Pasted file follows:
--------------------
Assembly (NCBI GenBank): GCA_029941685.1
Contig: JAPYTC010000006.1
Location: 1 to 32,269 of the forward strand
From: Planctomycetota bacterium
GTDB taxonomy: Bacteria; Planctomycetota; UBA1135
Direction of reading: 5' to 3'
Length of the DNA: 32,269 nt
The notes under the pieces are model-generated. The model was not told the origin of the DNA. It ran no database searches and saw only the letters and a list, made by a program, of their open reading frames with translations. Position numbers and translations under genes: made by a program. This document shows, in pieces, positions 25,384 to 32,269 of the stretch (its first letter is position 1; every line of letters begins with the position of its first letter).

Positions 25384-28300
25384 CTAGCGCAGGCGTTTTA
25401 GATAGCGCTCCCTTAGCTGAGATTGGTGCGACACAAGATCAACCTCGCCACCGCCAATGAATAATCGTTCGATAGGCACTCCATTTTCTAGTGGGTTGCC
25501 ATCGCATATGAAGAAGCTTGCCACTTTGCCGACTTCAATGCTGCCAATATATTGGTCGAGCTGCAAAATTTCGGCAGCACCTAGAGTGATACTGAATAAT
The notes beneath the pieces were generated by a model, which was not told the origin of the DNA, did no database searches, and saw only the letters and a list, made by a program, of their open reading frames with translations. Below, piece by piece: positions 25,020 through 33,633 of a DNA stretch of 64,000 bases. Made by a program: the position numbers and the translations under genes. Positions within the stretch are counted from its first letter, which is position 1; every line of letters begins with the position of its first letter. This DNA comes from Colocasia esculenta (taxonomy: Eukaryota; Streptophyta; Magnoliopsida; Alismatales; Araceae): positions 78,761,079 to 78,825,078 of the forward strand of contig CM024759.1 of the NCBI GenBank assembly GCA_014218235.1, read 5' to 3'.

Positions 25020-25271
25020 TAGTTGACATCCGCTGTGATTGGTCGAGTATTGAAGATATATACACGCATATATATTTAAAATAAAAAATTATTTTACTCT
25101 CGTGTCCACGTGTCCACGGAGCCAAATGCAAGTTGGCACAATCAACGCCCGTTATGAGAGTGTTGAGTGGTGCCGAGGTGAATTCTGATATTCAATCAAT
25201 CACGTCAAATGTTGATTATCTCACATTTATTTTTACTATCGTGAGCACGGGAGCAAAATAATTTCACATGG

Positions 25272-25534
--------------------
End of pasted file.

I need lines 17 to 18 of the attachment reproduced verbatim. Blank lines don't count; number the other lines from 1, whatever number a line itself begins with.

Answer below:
25201 CACGTCAAATGTTGATTATCTCACATTTATTTTTACTATCGTGAGCACGGGAGCAAAATAATTTCACATGG

Positions 25272-25534